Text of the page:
elementsWhen trauma finally leaves us its memory stays to haunt us. Here, ministers have no immunity pass. We too must tread the creaked floors. We too suffer nightmares that shriek and push their way into noon. Day-dreams can shiver muscle and bone. Flashback can dizzy us. These ghosts and chains clank and howl with no sense of propriety. They care little that we stand with a bible in our hands, a sermon on our lips, or a prayer upon our breath. A nuisance, they never tire to remind that though Jesus never breaks down, spiritual giants do. Foul remembrances can spook even the gritty and most valiant among us.

Charles Spurgeon was twenty-two, in the tenth month of marriage, and the first month of parenting. Standing at a pulpit, preaching to seven thousand, someone yelled, “Fire!” The resulting panic left seven dead and twenty-eight seriously injured. He was in his words, mentally ‘unmanned.’ His critics were publically merciless. Twenty-five years later, preaching for a vast crowd, the sweat and anxiety suddenly overcame him so that he “felt quite unable to preach.” Leaning his head on his hand, the terrible scenes of years before flashed into his mind. “He could not entirely recover from the agitation.” All of his life and ministry the event intruded into him. How about you? What events can you not shake?

Throughout the Apostle Peter’s life roosters crowed. How long before the sound became bearable again? When the Apostle John heard carpenters pounding nails into wood, how long before the racket no longer unhinged him? I do not know. I only know that with medical personnel racing around the worship grounds amid groans and screams Spurgeon’s sense of his own strengths shattered. Five weeks later when he entered the pulpit again for the first time, he was not the same man. His humanity exposed. Need for Jesus clarified. It can be argued that in many ways the empowerment of his ministry was about to grow.

What can we learn from this?

• Some providences shake us to the core. They intrude into our skin with prickled and tingly disturbances. They steal oxygen and press shortness of breath into our lungs. This does not disqualify us. It proves what we preach—that Jesus is the way, the truth and the life, not us.

• Sometimes pastors cannot leave the trauma scene. After all, sometimes the scene is the church itself. Members leave easily when hurt. Why can’t we? But Jesus intends to teach us how to talk about such things to Him and to entrust these pains to him. Moving too quickly gives temporal relief but leaves us still unskilled in this thing with which Jesus wants to empower us.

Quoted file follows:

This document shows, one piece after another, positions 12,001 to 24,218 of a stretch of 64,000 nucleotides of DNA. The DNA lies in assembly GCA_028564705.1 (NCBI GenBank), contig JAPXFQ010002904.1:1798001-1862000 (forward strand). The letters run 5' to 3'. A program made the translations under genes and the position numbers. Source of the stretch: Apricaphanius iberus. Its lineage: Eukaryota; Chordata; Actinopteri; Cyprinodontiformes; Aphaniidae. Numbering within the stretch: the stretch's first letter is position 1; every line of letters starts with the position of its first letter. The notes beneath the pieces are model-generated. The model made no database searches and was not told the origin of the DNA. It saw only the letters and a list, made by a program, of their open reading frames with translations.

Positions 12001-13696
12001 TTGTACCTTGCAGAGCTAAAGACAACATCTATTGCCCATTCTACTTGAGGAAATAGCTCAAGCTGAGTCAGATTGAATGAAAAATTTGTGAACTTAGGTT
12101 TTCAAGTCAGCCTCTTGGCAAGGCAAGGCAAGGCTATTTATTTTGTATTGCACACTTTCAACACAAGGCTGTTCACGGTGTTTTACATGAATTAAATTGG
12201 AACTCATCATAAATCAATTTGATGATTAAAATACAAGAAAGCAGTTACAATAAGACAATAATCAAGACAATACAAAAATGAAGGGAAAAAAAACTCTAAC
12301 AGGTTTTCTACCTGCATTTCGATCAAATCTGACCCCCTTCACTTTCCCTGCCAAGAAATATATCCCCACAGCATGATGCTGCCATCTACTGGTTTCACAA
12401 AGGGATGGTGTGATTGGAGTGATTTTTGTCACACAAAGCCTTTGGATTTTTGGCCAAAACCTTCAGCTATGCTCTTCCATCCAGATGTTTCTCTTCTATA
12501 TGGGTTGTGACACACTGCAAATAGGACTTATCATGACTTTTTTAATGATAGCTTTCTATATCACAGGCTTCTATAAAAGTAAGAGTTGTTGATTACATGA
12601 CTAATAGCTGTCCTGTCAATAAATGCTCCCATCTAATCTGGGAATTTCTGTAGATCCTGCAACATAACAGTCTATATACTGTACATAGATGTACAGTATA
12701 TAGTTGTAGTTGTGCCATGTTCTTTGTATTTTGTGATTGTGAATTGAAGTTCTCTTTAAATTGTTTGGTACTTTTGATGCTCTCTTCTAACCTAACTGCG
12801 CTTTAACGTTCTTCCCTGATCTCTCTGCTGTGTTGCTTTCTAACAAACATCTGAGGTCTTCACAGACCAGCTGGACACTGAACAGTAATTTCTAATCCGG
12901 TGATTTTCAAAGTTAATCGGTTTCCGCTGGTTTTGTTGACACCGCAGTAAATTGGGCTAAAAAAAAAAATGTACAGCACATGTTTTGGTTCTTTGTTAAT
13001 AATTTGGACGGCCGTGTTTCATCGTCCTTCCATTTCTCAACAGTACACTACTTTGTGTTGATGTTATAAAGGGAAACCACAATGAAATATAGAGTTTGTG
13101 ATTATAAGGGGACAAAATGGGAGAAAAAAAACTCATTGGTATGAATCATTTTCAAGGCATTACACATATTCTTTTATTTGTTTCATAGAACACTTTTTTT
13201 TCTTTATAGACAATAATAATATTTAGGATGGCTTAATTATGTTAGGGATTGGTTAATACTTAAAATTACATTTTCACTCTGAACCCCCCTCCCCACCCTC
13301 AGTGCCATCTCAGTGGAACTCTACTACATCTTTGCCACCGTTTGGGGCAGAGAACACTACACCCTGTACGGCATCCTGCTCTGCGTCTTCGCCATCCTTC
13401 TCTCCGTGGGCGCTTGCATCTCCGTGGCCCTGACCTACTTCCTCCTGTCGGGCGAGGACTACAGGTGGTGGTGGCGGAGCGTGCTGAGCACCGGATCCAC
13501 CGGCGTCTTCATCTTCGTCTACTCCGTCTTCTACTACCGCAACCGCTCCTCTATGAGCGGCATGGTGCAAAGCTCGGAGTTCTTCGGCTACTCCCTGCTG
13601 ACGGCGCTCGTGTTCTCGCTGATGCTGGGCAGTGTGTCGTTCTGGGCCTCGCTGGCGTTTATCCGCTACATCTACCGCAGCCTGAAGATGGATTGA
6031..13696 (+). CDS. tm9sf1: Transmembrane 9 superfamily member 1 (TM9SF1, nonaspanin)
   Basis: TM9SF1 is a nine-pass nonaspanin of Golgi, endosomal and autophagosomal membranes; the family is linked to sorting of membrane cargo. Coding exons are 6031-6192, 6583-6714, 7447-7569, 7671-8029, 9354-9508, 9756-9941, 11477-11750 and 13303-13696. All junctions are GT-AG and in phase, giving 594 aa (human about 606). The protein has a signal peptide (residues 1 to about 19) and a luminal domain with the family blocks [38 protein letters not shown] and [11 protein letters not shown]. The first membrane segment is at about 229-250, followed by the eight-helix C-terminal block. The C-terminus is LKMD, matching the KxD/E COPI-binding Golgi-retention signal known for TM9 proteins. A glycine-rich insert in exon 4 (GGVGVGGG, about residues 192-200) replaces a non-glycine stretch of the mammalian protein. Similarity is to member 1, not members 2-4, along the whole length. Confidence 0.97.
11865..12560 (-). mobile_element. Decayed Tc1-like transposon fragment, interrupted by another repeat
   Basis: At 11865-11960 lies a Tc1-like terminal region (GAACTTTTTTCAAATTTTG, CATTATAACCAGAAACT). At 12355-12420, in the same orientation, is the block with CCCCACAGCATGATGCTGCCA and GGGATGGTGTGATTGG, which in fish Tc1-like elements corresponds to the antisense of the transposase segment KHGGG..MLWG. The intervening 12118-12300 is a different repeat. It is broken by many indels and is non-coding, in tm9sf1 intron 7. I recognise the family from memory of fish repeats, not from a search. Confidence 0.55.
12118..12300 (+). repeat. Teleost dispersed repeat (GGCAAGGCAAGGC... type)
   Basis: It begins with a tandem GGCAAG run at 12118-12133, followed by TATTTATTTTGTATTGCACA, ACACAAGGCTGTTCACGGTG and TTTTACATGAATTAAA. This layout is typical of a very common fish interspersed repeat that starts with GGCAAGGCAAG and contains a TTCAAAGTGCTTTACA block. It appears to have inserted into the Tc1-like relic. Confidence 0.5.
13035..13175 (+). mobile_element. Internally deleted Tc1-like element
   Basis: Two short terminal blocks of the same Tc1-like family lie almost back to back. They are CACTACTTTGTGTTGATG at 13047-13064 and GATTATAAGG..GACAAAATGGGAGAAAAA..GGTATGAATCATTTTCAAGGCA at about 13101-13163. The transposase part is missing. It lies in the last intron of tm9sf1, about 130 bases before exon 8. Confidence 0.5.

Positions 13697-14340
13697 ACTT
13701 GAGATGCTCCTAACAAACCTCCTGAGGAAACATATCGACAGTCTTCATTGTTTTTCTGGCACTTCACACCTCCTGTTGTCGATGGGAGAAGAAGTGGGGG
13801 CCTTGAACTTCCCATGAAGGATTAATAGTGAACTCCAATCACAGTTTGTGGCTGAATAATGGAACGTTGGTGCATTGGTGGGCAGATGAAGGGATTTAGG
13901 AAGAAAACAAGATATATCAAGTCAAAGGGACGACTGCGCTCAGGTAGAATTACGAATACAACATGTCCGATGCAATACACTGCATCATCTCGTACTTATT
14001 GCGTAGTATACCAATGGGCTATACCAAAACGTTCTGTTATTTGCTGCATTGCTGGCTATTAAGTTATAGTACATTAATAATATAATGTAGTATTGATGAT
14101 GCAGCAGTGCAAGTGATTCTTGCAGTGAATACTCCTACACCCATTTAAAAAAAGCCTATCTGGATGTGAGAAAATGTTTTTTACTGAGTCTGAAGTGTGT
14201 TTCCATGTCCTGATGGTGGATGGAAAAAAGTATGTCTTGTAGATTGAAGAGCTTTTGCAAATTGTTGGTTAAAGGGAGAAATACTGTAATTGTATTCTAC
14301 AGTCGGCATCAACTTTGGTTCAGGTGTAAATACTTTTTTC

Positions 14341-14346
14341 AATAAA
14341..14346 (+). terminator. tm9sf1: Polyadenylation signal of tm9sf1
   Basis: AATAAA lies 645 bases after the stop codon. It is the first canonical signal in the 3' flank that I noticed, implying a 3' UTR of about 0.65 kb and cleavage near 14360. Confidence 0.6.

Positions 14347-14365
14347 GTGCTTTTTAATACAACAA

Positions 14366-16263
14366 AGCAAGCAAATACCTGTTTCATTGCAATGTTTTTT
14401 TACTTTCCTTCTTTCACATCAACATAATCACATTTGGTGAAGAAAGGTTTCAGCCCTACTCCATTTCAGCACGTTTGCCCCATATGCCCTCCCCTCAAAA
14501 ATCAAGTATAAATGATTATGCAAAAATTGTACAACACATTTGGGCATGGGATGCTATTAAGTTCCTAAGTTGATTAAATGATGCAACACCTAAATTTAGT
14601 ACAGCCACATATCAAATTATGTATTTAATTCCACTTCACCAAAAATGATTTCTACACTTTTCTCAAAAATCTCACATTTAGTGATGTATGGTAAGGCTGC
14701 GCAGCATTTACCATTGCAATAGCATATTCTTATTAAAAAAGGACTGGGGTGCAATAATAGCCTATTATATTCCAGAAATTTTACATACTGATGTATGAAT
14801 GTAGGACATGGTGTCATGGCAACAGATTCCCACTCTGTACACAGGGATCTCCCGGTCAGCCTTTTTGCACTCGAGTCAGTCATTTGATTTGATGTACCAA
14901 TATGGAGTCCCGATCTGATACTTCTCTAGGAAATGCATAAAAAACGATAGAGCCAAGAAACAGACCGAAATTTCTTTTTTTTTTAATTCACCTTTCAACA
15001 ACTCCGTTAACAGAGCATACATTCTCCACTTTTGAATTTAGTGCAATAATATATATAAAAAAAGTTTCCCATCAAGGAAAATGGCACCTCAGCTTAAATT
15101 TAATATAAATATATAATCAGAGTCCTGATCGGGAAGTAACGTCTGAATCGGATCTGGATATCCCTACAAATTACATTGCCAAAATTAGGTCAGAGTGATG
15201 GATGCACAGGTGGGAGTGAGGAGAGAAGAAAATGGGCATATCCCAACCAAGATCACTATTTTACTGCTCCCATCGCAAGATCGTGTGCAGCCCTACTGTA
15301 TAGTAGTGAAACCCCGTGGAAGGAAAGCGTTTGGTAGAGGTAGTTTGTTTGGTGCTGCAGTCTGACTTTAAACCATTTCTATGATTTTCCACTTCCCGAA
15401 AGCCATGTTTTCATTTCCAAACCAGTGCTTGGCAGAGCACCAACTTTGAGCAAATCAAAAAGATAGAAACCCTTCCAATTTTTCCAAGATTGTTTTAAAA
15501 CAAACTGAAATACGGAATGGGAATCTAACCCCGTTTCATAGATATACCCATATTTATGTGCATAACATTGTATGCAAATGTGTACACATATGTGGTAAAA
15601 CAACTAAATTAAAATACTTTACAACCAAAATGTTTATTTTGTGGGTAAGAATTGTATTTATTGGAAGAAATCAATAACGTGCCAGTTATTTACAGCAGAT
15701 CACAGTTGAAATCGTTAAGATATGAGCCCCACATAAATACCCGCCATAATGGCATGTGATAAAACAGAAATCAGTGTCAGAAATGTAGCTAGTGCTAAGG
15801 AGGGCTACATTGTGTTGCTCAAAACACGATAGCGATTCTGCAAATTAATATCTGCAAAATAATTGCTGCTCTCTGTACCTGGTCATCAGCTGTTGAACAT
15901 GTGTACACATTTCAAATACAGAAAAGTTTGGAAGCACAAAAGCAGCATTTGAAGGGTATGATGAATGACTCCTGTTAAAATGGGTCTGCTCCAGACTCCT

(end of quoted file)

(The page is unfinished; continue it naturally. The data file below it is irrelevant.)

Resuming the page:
• Jesus interprets our life and calling, not our critics. Some lied about Spurgeon, slandered him in the community, left his church. Keeping us put, Jesus apprentices us in fellowship with Him. He teaches us how to live with uncorrected and incorrect reports about us so that we can get on with the gospel in the place nonetheless.

• Sometimes we cannot hide the help we need. We can no longer pretend that we are not like others—we too are human and need the graces of God in Jesus. Our reputations as someone who is more than human need to crash.

• Those ready to learn humanity and dependence will not leave you. Some left Spurgeon. His human weakness exposed theirs. But for those who stayed Spurgeon’s story became theirs. Theirs became his. The affection that grew between Spurgeon and the Tabernacle is now a testimony of profound grace in history.

Spooked? Yes. Misused? Absolutely. But disqualified because sometimes traumas reveal our human limits? Abandoned because hard-hearted critics say we are? Powerless in the gospel because life has “unmanned” us? Never!

Since this post was written, Zack has published the book, Spurgeon’s Sorrows: Realistic Hope for those who Suffer from Depression

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